The effects of temperature and other factors on the germination of fescue seeds have been studied since the mid 1900s (Kearns and Toole, 1939). Optimal temperatures for tall fescue seed germination, as established by the Association of Official Seed Analysts (AOAC), are 20°C (68°F) for 16 h and 30°C (86°F) for 8 h. When seeding tall fescue turf, a planting rate of 19 to 43 g/m2 (4-9 lb/1,000 ft2) or more is often recommended (Emmons, 1995). This planting rate range is much higher than that recommended for pasture plantings (Pinkerton, 1999) and results in approximately 1 to 2 seeds/cm2 (~7-16 or more seeds/in2).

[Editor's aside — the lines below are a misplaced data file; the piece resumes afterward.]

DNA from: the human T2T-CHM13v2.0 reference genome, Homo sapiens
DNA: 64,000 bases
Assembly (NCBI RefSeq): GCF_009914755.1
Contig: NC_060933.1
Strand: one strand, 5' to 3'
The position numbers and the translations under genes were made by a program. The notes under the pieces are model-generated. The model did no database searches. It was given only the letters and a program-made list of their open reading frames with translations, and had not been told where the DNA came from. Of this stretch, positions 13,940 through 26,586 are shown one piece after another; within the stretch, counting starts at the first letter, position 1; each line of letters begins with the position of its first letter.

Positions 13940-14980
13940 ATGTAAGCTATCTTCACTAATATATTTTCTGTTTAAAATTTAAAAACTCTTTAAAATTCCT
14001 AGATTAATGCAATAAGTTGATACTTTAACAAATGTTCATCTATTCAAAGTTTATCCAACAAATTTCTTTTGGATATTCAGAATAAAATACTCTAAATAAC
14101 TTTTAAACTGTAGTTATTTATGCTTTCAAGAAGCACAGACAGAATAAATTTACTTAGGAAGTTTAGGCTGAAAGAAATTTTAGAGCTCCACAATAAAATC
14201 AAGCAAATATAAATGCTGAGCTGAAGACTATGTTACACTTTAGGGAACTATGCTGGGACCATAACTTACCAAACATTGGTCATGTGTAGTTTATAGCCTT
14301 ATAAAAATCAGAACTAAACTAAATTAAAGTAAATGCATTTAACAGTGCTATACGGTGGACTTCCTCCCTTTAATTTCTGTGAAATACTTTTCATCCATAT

Germination begins as water is absorbed by the seed. Simple carbohydrates are produced as enzymes split starch stored in the endosperm into its component sugars. These enzymes are produced in the aleurone layer in response to hormones (giberrellins) produced in the scutellum. The scutellum absorbs carbohydrates from the endosperm. Carbohydrates eventually are transmitted to other parts of the embryo. The coleorhiza swells as cells elongate and hairlike structures emerge, anchoring the embryo to the soil. The primary root (radicle) breaks through the coleorhiza and moves into the soil. At about the same time that the radicle protrudes from the coleorhiza, the coleoptile, a pointed protective sheath covering the emerging shoot, reaches the soil surface. The coleoptile is translucent because it does not accumulate significant chlorophyll or carotenoids, and it stops growing upon reaching the soil surface. The first leaf then elongates and pushes out through a pore at the tip of the coleoptile. Since the growing point of the seedling is located within the coleoptile, the second leaf also grows through it, rolled inside the first leaf. Each successive leaf grows upward from the growing point within an older, enclosing leaf. Photosynthesis begins when a leaf is exposed to sunlight, and soon the tall fescue seedling is entirely dependent on this critical photochemical reaction for energy. A tall fescue seedling may have both primary (seminal) and adventitious (secondary, nodal) roots. Adventitious roots develop from nodes at the base of the new shoot and eventually become the permanent root system supporting the plant.


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